Video Remote Interpreting: Bringing Sign Language Interpreting to the Digital Age
Video remote interpreting (VRI) is an innovative technology that is transforming accessibility for Deaf and hard-of-hearing individuals. VRI allows people to access sign language interpreters remotely using video conferencing technology. This blog post will provide an in-depth look at what VRI is, how it works, its benefits, and the future of this groundbreaking service.
What is Video Remote Interpreting?
VRI utilizes video conferencing platforms to connect Deaf and hard-of-hearing individuals with qualified sign language interpreters in real time. The interpreter is located offsite, while the Deaf users are at their location. High-speed internet and devices like laptops, tablets, or smartphones with cameras are used to establish a video link. This allows for instant, on-demand interpreting services, without requiring an interpreter to be physically present.
VRI platforms use technology like HD video and audio to ensure smooth communication between all parties. The interpreter can see the Deaf users signing, allowing them to voice interpret everything that is signed to any hearing participants. They also sign back the spoken conversation. This facilitates effective communication for appointments, meetings, classes, and more.
How Does Video Remote Interpreting Work?
The VRI process is straightforward. The Deaf user contacts the VRI service provider and requests an interpreter. At the scheduled time, the user logs into the platform on their device. An available interpreter also logs in and joins the video call.
The interpreter and Deaf individuals can see and communicate with each other in real time through the video link. The interpreter voices everything the Deaf user signs for hearing participants. They also sign back what is spoken. Parties can take turns speaking, with the interpreter facilitating an ongoing signed/spoken conversation.
VRI sessions can last anywhere from a few minutes to several hours, depending on the situation. When the appointment is over, the call ends and the interpreter signs off.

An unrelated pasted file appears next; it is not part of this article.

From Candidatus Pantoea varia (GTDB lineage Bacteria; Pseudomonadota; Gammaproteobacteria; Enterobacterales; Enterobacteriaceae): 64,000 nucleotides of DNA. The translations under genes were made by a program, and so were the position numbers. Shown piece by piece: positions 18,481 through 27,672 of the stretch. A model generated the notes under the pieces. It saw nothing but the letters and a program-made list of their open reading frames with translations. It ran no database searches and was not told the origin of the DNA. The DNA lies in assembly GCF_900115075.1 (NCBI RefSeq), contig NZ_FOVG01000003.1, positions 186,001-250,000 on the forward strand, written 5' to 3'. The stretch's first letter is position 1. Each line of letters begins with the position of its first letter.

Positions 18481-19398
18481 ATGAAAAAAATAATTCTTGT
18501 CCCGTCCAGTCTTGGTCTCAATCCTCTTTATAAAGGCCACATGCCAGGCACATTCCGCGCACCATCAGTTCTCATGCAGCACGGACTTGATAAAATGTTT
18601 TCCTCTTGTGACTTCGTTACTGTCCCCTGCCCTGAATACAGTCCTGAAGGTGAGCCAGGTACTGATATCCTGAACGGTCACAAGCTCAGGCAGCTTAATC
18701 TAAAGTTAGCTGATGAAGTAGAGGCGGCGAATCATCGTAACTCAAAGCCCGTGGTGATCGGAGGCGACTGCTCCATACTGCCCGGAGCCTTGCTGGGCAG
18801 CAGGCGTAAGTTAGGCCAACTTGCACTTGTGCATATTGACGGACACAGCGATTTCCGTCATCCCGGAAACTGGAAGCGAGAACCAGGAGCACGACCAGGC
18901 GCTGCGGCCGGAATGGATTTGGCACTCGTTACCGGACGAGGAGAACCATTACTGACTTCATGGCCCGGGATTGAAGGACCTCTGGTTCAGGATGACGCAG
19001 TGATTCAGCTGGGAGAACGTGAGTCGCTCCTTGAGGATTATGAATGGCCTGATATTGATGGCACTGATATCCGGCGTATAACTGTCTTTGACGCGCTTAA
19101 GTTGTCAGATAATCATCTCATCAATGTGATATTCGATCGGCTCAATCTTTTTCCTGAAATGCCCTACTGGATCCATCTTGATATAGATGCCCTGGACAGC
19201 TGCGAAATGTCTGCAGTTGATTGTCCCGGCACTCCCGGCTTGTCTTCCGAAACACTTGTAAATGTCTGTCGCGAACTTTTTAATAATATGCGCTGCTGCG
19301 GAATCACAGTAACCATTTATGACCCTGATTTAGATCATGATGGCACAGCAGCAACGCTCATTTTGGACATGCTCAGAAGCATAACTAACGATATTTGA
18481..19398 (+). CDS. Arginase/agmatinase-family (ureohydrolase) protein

Benefits of Video Remote Interpreting
VRI offers many advantages over traditional in-person interpreting:
- Convenience: VRI eliminates the need to schedule interpreters in advance and wait for their arrival. Interpreters are available on-demand.
- Cost efficiency: No transportation or travel costs are incurred since interpreters work remotely. This makes VRI very cost-effective.
- Flexibility: Users can access interpreters anywhere they have an internet connection and device. This allows for interpreting in more situations.
- Expanded access: Individuals in rural or isolated areas can now access interpreters more easily.
- Continuity: Users can request the same interpreters and build rapport over time.
Overall, the flexibility and expanded accessibility of VRI empowers Deaf individuals and improves communication.
The Future of Video Remote Interpreting
VRI is becoming more popular as high-speed internet and mobile technology improve. According to the Registry of Interpreters for the Deaf, VRI use has risen dramatically since 2010.
Some future directions for VRI include:
- Integration with telehealth: VRI could be integrated more seamlessly into telemedicine platforms to improve healthcare access for Deaf patients.
- Wearable technology: VRI apps for smart glasses or other wearables would enable even more convenient use.
- Mobile capabilities: Expanded mobile apps could allow interpreters to work from anywhere.
- Higher video quality: Improved bandwidth and video compression algorithms will enhance video quality and reduce lag.
As VRI technology evolves, it will continue expanding accessibility and revolutionizing communication for the Deaf community.
Video remote interpreting has transformed the way Deaf and hard-of-hearing individuals access sign-language interpreting services. The convenience, flexibility, and ease of use offered by VRI provide more independence and improve quality of life. This innovative technology is a major milestone in accessibility that will only continue to advance in the future.